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ARS Home » Southeast Area » Griffin, Georgia » Plant Genetic Resources Conservation Unit » Research » Publications at this Location » Publication #313699

Research Project: Conservation, Characterization, and Evaluation of Plant Genetic Resources and Associated Information

Location: Plant Genetic Resources Conservation Unit

Title: Review of traditional and non-traditional medicinal genetic resources in the USDA, ARS, PGRCU collection evaluated for flavonoid concentrations and anthocyanin indexes

Author
item Morris, John - Brad
item Wang, Ming
item Tonnis, Brandon

Submitted to: Austin Food Sciences
Publication Type: Peer Reviewed Journal
Publication Acceptance Date: 4/4/2016
Publication Date: 4/7/2016
Citation: Morris, J.B., Wang, M.L., Tonnis, B.D. 2016. Review of traditional and non-traditional medicinal genetic resources in the USDA, ARS, PGRCU collection evaluated for flavonoid concentrations and anthocyanin indexes. Austin Food Sciences. 1(2):1007.

Interpretive Summary: Several species in the USDA, ARS, PGRCU are used as forages, food, and in health teas. They may also contain valuable medicinal chemicals for fighting cancer and other health problems. Sixty seven velvetleaf and Desmodium samples were grown in the field, but 23 roselle and T. labialis samples were grown in the greenhouse from 2009-2013. This review article reports variability among these samples for several flavonoids and anthocyanin indexes. Flavonoids ranged from 0 to 4 mg/g for velvetleaf and T. labialis samples. Desmodium and roselle samples contained flavonoids ranging from 0 to 1925 µg/g. Velvetleaf samples also showed anthocyanin indexes ranging from 8 to 9. These samples will provide scientists with sources of high amounts of flavonoids and anthocyanin indexes.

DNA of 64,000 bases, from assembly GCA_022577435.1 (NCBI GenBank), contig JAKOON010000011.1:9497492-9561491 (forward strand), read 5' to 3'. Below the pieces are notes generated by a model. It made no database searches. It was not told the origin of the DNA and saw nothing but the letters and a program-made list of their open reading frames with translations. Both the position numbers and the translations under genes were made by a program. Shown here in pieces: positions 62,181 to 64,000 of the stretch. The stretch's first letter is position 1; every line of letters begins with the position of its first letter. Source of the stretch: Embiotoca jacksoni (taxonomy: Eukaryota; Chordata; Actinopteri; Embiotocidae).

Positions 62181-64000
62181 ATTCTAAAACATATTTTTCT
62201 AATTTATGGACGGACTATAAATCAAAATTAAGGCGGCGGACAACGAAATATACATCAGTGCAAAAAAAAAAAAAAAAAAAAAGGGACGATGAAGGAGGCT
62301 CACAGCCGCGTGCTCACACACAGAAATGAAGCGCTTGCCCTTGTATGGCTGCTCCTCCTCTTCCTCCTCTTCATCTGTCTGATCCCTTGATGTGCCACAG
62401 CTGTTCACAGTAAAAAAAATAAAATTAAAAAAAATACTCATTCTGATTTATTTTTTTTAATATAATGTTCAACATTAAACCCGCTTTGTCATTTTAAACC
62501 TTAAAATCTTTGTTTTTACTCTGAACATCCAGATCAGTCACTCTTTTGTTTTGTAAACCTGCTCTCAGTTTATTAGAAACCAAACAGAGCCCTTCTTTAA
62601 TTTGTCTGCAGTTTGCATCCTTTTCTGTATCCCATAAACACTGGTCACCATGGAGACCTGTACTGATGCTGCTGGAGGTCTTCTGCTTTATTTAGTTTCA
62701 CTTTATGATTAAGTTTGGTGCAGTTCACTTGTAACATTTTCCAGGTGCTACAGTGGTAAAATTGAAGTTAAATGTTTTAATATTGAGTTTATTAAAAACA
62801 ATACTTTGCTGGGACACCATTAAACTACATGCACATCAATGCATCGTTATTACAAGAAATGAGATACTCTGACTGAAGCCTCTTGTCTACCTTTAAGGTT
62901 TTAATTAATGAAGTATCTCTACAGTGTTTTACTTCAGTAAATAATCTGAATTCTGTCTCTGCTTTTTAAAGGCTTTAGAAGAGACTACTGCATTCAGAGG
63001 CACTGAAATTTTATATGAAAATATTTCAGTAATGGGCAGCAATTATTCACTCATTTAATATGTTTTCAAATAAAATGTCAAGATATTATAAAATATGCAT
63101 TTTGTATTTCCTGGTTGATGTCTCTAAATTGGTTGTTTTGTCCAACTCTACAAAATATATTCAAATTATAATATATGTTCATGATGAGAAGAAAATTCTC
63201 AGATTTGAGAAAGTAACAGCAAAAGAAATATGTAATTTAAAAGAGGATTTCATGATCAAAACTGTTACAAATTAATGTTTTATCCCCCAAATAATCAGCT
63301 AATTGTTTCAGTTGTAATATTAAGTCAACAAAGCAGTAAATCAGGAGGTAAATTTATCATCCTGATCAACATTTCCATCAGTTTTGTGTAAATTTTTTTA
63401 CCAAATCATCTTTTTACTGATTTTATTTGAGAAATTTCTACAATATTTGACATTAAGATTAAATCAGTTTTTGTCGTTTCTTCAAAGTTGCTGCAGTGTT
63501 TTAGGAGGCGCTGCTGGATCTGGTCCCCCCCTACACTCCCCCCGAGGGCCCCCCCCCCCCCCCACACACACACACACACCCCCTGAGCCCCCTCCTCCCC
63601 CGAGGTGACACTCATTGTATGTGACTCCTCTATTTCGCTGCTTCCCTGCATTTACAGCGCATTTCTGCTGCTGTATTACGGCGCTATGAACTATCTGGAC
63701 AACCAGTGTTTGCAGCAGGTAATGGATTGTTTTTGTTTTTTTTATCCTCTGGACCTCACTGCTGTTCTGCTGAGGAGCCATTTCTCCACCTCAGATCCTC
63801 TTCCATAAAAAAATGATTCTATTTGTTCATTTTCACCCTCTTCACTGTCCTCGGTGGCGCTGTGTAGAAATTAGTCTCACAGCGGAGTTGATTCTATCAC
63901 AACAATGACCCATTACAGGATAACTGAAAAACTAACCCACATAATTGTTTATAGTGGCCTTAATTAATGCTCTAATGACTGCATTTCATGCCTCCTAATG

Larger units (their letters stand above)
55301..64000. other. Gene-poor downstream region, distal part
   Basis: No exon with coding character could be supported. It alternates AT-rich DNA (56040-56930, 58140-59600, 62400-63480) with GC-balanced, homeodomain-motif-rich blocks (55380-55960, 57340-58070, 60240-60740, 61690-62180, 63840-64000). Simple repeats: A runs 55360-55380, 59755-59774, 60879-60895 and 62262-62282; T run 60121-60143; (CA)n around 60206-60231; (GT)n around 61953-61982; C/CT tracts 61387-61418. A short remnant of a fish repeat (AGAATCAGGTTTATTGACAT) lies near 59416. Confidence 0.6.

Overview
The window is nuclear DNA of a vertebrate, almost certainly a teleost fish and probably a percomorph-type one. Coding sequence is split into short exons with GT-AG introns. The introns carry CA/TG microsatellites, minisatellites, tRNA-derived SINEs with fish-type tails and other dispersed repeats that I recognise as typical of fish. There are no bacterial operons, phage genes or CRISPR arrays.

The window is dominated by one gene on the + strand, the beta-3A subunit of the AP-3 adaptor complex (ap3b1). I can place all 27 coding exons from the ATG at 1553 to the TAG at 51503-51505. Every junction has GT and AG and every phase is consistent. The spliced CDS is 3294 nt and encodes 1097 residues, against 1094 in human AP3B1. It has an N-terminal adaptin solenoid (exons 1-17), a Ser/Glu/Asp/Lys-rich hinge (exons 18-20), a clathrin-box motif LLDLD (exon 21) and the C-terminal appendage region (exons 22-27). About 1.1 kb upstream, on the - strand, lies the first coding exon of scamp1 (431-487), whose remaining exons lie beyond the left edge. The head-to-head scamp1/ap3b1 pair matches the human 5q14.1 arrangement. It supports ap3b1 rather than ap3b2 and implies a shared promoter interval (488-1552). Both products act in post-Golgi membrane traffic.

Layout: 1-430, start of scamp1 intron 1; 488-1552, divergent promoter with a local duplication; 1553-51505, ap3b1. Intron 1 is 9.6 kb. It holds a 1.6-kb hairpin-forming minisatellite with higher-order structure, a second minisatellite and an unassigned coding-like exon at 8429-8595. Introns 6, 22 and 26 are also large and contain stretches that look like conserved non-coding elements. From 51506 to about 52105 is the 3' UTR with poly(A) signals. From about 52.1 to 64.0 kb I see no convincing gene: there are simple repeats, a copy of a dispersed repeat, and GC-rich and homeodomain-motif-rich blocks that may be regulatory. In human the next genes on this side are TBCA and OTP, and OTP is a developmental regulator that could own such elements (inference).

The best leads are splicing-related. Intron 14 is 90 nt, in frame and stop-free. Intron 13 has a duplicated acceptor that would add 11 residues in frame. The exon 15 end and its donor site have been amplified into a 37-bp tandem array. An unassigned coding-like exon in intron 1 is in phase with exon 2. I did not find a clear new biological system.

Technical Abstract: Non-traditional medicinal species include velvetleaf (Abutilon theophrasti Medik.), Desmodium species, Termanus labialis (L.f.) Spreng. and the traditional species consists of roselle (Hibiscus sabdariffa L.). There is a need to identify plant sources of flavonoids and anthocyanins since they have shown anti-cancer activities in humans. Therefore, fruit and leaves from several accessions of velvetleaf, seeds from D. discolor Vogel, D. incanum (G. Mey) D.C., D. intortum (Mill.) Urb., D. sandwicense E. Mey., D. tortuosum (Sw.) D.C., calyces from roselle, and seeds from T. labialis accessions in the USDA, ARS, PGRCU genetic resource collection could be sources of myricetin, quercetin, kaempferol, isorhamnetin, luteolin, apigenin, and anthocyanins. The objectives of this review article are to report some medicinal plant research progress for flavonoid and anthocyanin index variability among these species from several countries of origin. Leaves, fruits and seeds from greenhouse or field grown plants from these species were evaluated. Reverse-phase high performance liquid chromatography using an Agilent 1100 was used for analyzing flavonoids. An Opti Sciences CCM-200 meter was converted to a hand-held anthocyanin index meter. The velvetleaf accessions from China, Asia, the former Soviet Union, and Japan produced leaves with the highest mean anthocyanin index value (9, *P = 0.05). However the Japanese and African accessions produced the highest mean quercetin and kaempferol values in their leaves (4 mg g-1 and 2 mg g-1, *P = 0.05, respectively). The Desmodium accessions produced significantly greater concentrations of all flavonoids (*P = 0.05, **P = 0.01, and ***P = 0.001) than all of the D. incanum controls over two years. Calyces in two roselle accessions (30 and 31) produced significantly more myricetin among accessions than all other flavonoids (1436-1925 µg g-1, ***P < 0.0001). The African T. labialis accessions produced more quercetin (mean of 1.8 mg g-1, ***P < 0.0001) than the accessions from the Dominican Republic and Virgin Islands. These species and accessions could be used to develop superior cultivars for use as nutraceuticals, functional foods, and phytopharmaceuticals.